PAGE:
“It was hard to look at the next panel. It was so simple, yet so detailed that, for a moment, I stood there on that battlefield, feeling the texture of the bloodied mud beneath me, shoulder to shoulder with the thousands of other human soldiers lined up, facing the faerie hoards who charged at us. A moment of pause before the slaughter. The humans’ arrows and swords seem so pointless against the High Fae in their glimmering armor, or the faeries bristling with claws and fangs. I knew — knew without another panel to explicitly show me — the humans hadn’t survived that particular battle. The smear of black on the panel beside it, tinged with glimmers of red, said enough. Then another map, of a much-reduced very realm. Northern territories had been cut up and divided to make room for the High Fae, who had lost to the south of the wall. Everything north of the wall went to them; everything south was left as a blur of nothing. A decimated, forgotten world — as if the painter couldn’t be bothered to render it. I scanned the various lands and territories now given to the High Fae. Still so much territory — such monsters power spread across the entire northern part of our world. I knew they were rolled by kings or queens or councils or empresses, but I’d never seen a representation of it, of how much they’ve been forced to concede to the South, and how crammed their lands now were in comparison. Our massive island had fared well for Prythian by comparison, with only the bottom tip given over to us miserable humans. The bulk of the sacrifice was borne by the southernmost of the seven territories: a territory painted with crocuses and lambs and roses. Spring lands. I took a step closer, until I could see the dark, ugly smear that acted as the wall — another spiteful touch by the painter. No markers in the human realm, nothing to indicate any of the larger towns or centers, but … I found the rough area where our village was, and the woods that separated it from the wall.” (page 115)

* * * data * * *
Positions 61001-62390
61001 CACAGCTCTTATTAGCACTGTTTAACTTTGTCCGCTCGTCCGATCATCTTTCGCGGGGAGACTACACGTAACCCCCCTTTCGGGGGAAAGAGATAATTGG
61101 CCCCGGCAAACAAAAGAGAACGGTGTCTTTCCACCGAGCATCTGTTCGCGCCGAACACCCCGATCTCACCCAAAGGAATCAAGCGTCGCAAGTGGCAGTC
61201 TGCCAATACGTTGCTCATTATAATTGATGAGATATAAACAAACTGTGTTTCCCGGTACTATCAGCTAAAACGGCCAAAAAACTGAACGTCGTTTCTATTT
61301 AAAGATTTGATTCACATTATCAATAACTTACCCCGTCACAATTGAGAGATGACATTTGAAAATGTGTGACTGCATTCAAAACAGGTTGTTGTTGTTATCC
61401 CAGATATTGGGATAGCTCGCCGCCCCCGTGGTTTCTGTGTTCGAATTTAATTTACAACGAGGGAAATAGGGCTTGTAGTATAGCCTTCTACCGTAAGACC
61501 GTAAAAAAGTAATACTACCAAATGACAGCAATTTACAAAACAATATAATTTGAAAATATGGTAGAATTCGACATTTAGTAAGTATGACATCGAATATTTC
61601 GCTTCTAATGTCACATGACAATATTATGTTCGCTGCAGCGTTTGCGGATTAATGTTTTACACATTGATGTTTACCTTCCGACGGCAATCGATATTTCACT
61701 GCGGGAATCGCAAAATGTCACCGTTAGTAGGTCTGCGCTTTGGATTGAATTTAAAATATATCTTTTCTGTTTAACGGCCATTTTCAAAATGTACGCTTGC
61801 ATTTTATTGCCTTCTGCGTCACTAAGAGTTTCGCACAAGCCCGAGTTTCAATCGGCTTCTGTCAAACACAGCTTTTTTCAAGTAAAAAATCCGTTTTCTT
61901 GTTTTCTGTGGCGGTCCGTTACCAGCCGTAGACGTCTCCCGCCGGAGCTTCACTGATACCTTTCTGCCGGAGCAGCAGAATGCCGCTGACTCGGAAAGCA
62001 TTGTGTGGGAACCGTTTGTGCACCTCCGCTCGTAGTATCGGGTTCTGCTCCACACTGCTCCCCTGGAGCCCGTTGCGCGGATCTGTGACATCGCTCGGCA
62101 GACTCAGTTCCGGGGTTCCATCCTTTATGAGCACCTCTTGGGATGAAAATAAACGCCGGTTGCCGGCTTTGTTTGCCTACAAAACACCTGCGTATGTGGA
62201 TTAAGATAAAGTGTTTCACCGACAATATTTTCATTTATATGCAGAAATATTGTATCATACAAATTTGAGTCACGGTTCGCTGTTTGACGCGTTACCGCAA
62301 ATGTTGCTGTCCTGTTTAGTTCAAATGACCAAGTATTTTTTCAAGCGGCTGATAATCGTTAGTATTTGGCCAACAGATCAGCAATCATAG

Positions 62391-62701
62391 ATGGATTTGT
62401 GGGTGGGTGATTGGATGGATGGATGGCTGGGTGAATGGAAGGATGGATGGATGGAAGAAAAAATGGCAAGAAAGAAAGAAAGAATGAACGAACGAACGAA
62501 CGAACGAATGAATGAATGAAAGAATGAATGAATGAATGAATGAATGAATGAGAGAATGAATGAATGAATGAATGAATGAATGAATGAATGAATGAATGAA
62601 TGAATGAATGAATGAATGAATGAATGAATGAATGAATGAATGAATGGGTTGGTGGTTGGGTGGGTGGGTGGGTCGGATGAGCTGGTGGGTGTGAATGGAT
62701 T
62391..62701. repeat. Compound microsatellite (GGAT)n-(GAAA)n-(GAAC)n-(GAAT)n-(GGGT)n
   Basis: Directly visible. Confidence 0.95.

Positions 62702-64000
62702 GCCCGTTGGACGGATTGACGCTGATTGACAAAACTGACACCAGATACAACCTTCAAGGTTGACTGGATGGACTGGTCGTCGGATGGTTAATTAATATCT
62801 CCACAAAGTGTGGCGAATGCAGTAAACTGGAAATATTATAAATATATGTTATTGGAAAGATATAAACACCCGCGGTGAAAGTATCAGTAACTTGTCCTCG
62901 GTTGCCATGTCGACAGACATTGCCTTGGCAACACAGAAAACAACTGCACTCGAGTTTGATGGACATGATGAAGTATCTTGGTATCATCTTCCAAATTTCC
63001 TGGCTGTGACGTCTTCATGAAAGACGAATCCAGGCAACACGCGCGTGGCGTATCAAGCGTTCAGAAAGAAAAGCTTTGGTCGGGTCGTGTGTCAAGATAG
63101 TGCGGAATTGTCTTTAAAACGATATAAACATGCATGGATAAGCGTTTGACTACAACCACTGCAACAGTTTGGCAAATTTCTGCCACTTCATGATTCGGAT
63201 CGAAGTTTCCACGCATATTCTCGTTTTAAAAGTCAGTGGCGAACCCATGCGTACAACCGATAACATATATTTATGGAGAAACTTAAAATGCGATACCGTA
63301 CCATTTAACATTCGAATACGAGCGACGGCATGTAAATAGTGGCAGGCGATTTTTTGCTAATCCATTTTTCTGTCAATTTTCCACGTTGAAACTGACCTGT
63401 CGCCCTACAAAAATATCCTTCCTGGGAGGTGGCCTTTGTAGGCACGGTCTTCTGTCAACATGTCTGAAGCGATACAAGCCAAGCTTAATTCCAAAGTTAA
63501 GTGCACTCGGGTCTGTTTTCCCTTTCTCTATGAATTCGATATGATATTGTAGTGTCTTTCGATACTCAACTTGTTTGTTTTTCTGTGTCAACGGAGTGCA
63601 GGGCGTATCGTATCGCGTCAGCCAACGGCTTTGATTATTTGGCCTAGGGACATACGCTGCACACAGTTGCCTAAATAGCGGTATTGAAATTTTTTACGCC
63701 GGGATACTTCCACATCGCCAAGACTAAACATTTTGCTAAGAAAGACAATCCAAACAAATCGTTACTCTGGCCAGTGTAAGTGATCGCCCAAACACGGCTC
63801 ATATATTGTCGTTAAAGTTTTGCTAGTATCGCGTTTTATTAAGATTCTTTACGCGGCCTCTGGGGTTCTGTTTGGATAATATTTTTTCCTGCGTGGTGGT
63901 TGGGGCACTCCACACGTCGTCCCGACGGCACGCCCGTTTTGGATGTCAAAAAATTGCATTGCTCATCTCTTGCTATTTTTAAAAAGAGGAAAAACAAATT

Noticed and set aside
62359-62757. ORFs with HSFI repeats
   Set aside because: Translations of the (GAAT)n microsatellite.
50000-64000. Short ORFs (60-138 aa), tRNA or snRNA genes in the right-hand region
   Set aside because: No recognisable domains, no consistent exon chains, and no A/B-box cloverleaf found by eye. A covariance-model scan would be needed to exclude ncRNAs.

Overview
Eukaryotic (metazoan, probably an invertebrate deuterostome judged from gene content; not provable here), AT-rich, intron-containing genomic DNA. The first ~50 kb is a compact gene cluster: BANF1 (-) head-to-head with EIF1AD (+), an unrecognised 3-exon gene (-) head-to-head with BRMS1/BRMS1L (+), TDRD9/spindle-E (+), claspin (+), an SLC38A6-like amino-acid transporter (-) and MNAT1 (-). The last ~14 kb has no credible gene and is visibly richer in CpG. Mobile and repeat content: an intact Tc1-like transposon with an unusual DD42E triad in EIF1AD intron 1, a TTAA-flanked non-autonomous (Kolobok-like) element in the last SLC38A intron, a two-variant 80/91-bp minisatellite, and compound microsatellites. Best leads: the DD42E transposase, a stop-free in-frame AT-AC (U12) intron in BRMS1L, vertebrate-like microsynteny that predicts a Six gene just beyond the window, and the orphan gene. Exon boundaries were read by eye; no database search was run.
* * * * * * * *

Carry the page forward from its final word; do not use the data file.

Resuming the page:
The mural depicts the Spring Court as filled with trees in bloom, fickle storms, and young animals. (page 116)

“The six other courts of Prythian occupied a patchwork of territories. Autumn, Summer, and Winter were easy enough to pick out. Then above them, two glowing courts: the southernmost won a softer, pedder palate, the Dawn Court; above, in bright gold and yellow and blue, the Day Court. And above that, perched in a frozen mountainous spread of darkness and stars, the sprawling, massive territory of the Night Court. There were things in the shadows between those mountains — little eyes, gleaming teeth. A land of lethal beauty.” (page 116)

“I might have examined the other kingdoms across the seas that flanked our lands, like the isolated faerie kingdom to the west that seemed to have gotten away with no territory loss and was still law onto itself, had I not looked to the heart of that beautiful, living map. In the center of the land, as if it were the core around which everything else had spread, or perhaps the place where the cauldron’s liquid had first touched, was a small, snowy mountain range. From it arose a mammoth, solitary peak. Bald of snow, bald of life — as if the elements refused to touch it.” (page 116)

Lucien’s room feels like Autumn woods, with hues of orange, red, and gold, and traces of green and brown. There was a worn worktable covered in weapons. (page 120)

Tamlin closed the gallery off when he inherited the estate. (page 146)

Legend has it that if Feyre drinks from the reflecting pool behind the garden she will be happy until her last breath. (page 161)